Have you ever seen a person move a million people crowd?

Only a few individuals can say that they were born with this talent, while many successful leaders have admitted to spending hours and hours practicing in front of the mirror.

So how can I, as a parent, help my child to improve this skill that will benefit him/her greatly in their life? The golden rule is practice, practice and practice. The better your child knows their speech, the less time they will spend worrying about it. This time can be spent on fixing posture, articulation, and eye contact, which are vital for any presentation. Public speaking is fairly associated with very nervous experiences, so remember to keep the encouragements coming.

Furthermore, as a short term stressor, public speaking can have health benefits. Teaching a child to feel comfortable with public speaking increases his/her confidence and instils valuable skills such as self-motivation and pride.

Practice in Front of a Mirror It may sound like a cliche, but practicing in front of a mirror is an important step in overcoming stage fright. It is also a great way for your child to be able to see things that they may be doing wrong. Are they looking down at their notes too much? Do they look as terrified as they are? Are they smiling enough? Are they mumbling and barely moving their mouth, or are they enunciating clearly enough? Practicing in front of a mirror is the first step in honing public speaking skills for anyone of any age.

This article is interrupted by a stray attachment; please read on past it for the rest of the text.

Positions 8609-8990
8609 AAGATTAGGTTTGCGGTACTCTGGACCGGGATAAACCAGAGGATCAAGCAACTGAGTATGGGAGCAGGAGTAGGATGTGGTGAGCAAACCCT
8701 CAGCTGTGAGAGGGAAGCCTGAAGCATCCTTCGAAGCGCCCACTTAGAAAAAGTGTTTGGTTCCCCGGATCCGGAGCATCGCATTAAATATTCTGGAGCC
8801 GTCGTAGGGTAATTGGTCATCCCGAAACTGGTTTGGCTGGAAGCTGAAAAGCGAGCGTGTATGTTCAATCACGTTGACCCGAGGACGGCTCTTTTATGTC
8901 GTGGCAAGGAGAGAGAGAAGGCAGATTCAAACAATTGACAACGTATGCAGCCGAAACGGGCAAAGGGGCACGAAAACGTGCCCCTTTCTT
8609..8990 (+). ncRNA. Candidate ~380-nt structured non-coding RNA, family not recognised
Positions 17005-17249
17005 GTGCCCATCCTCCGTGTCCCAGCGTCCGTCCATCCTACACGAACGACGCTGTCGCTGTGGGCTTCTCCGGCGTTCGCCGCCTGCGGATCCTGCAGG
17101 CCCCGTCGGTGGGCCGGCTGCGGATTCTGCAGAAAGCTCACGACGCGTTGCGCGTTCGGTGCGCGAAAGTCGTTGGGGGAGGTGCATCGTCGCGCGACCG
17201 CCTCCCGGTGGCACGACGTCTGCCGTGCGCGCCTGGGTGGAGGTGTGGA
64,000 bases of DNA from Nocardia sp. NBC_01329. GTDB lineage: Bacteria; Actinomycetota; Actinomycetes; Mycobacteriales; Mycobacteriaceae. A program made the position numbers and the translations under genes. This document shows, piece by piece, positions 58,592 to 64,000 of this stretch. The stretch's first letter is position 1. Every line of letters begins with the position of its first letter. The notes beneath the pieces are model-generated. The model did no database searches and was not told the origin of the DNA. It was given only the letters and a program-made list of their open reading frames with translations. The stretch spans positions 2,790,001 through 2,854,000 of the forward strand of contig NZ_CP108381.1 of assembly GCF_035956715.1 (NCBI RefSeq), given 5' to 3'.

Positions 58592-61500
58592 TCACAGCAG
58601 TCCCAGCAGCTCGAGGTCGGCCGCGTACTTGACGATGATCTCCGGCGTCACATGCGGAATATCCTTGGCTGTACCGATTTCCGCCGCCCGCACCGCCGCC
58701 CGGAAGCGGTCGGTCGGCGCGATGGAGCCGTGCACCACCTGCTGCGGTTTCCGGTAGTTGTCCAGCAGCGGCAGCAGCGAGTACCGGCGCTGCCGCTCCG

Practice, Practice, Practice Practice really does make perfect, especially when it comes to giving a speech. The more your child practices their speech or presentation, the better they will know their stuff. If your child can have confidence in their ability to learn and deliver the material, some of the nervousness about giving the speech may go away. Practice also makes it easier to memorize the material. While it is isn’t necessary for children to memorize every facet of their speech, the more they practice the less they will have to consult their notes. A speaker who seldom needs to glance at his notes is more effective.

Record Their Speech Record your child speaking and play it back for them. This is a great way to help him avoid using the “uhs” or “ums” or “likes.” This is also great for children who tend to speak too quickly or too slowly. Listening to yourself on a recorder can be a bit uncomfortable of an experience but is great for sharpening public-speaking skills.


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